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How Federal Courts Handle Habeas Corpus Petitions: Is the Process Effective?

NCJ Number
Judges' Journal Volume: 34 Issue: 4 Dated: (Fall 1995) Pages: 4-8,10-11,40
R A Hanson; H W K Daley
Date Published
8 pages
State prisoners can petition Federal courts to review the validity of their convictions and sentences; these petitions, commonly called habeas corpus petitions, allege that criminal proceedings and resulting convictions and/or sentences violated the constitutional rights of prisoners.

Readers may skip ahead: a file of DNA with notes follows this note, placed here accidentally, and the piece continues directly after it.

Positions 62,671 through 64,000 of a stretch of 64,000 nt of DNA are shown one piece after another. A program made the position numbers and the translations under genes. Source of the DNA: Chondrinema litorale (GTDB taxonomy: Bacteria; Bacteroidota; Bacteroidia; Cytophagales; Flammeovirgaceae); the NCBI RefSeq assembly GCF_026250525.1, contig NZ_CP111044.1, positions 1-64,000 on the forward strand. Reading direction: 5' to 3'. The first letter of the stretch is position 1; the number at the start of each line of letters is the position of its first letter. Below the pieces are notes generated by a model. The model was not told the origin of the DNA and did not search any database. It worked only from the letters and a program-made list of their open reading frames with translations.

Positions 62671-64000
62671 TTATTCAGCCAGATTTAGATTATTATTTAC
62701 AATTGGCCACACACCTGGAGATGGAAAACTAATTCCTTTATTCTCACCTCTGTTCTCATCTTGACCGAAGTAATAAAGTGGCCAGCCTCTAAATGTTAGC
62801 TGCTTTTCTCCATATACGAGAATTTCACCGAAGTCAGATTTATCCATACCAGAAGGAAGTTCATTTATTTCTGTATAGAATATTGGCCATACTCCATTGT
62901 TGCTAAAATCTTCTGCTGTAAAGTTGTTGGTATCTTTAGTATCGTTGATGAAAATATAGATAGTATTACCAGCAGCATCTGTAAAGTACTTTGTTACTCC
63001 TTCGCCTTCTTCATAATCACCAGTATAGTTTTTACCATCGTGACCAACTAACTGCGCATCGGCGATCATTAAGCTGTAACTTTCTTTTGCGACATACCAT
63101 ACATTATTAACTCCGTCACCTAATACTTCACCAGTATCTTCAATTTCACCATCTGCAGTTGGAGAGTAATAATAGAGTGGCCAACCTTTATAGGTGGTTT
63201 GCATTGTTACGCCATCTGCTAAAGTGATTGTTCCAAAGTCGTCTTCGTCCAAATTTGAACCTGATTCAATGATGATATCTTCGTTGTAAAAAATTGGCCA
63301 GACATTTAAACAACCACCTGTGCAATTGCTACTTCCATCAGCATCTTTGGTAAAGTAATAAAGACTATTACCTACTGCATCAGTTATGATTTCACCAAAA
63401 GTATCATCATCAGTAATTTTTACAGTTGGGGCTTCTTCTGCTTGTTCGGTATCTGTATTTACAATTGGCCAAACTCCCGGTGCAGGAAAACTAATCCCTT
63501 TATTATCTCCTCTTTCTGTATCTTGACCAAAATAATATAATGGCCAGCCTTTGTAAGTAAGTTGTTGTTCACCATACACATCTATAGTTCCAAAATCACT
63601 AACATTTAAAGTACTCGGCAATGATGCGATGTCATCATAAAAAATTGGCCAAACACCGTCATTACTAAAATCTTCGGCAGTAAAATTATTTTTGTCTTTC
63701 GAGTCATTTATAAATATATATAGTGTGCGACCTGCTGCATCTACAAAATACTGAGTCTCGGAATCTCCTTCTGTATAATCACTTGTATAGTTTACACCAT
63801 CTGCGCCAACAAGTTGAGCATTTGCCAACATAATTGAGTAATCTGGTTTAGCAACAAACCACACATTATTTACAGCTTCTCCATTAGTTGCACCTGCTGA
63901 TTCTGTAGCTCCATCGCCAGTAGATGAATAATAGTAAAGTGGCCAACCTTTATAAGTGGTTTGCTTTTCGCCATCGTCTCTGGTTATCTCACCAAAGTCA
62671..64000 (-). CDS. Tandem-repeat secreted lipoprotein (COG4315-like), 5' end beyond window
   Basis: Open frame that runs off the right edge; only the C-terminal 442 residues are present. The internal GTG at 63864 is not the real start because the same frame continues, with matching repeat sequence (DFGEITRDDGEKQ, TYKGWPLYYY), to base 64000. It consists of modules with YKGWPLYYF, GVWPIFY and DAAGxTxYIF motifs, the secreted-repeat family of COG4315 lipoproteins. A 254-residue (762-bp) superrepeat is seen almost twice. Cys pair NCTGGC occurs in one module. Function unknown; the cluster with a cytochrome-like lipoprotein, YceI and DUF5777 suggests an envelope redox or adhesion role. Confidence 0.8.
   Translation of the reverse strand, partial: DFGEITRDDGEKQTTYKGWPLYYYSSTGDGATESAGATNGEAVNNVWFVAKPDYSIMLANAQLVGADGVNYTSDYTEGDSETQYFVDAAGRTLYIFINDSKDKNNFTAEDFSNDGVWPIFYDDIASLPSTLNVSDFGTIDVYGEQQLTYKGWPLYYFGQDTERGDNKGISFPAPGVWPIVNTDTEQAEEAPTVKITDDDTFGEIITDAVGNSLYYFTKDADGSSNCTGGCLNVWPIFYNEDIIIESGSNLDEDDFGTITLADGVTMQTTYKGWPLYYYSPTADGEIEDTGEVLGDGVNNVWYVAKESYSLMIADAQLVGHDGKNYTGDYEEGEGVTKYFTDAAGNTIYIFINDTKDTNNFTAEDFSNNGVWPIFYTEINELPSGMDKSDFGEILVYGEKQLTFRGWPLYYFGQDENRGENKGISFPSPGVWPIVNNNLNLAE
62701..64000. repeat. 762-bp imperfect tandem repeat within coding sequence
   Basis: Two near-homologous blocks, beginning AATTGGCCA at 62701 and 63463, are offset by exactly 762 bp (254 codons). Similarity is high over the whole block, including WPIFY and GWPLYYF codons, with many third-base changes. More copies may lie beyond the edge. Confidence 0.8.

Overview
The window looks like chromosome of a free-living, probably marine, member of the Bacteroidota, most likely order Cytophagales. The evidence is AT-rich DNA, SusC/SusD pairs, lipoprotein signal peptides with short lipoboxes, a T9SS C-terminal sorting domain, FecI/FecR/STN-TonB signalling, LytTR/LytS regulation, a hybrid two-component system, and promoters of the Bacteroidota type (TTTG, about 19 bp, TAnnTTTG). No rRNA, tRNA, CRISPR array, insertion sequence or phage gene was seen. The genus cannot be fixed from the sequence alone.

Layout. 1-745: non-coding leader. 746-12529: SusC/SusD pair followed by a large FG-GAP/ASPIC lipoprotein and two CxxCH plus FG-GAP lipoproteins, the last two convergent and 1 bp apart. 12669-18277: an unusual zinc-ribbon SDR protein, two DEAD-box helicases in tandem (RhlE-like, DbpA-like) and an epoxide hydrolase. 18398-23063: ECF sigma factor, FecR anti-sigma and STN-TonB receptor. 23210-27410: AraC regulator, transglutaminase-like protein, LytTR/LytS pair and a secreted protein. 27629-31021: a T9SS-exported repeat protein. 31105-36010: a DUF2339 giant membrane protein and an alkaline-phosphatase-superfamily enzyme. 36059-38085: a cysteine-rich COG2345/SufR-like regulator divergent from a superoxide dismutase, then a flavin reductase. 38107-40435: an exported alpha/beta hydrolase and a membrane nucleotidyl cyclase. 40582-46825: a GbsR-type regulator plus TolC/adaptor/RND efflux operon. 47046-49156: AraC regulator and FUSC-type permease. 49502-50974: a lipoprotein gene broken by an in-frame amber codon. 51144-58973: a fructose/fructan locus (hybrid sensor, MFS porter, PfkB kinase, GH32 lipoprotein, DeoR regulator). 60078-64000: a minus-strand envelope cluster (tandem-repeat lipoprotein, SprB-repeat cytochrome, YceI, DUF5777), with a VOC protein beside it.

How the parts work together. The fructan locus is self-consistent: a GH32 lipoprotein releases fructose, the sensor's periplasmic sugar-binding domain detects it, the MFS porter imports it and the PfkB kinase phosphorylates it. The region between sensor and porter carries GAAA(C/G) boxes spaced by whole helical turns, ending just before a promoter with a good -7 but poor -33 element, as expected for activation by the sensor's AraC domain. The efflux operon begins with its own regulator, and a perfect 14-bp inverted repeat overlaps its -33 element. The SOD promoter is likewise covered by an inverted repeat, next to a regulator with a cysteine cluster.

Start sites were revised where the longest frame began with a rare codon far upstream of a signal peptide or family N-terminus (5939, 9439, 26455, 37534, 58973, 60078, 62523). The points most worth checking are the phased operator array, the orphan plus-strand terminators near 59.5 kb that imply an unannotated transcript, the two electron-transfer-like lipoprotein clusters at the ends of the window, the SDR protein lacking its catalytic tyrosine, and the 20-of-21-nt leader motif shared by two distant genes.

If a prisoner's petition is successful, a Federal court can issue a writ of habeas corpus, ordering that the prisoner be released from custody, reducing the sentence, or remanding the case for further proceedings. Habeus corpus petitions are important to understand for three fundamental reasons: (1) the complex relationship between State and Federal courts is highlighted in habeus corpus review; (2) policy proposals concerning the scope of Federal court review arise perennially in Congress and among judges, lawyers, and legal scholars; and (3) the volume of habeus corpus petitions warrants inquiry into case processing efficiency and administration. A study was conducted to review the handling of habeus corpus petitions by 18 Federal district courts in Alabama, California, Florida, Indiana, Louisiana, Missouri, New York, Pennsylvania, and Texas. Many prisoners filing habeas corpus petitions in these courts were convicted of violent crimes by State trial courts and were given a severe sentence. Observed sentencing patterns were related to violent offense patterns, but they also reflected the application of habitual offender laws. In death penalty cases, habeus corpus petitions took a disproportionate amount of time to resolve. About two-thirds of issues in the sampled cases fell into one of the following categories: ineffective assistance provided by defense counsel in the State trial court (25 percent); trial court error (15 percent); violation of due process or other right protected by the 14th amendment (14 percent); and violation of a right protected by the 5th amendment (12 percent). Few case dispositions had outcomes favorable to prisoners. An examination of the length of time involved in Federal review of habeus corpus petitions showed that variations in case processing time occurred because Federal district courts devoted time according to the complexity of issues brought before them. Petitions given the least amount of time failed to meet basic requirements. 14 references, 18 notes, and 12 tables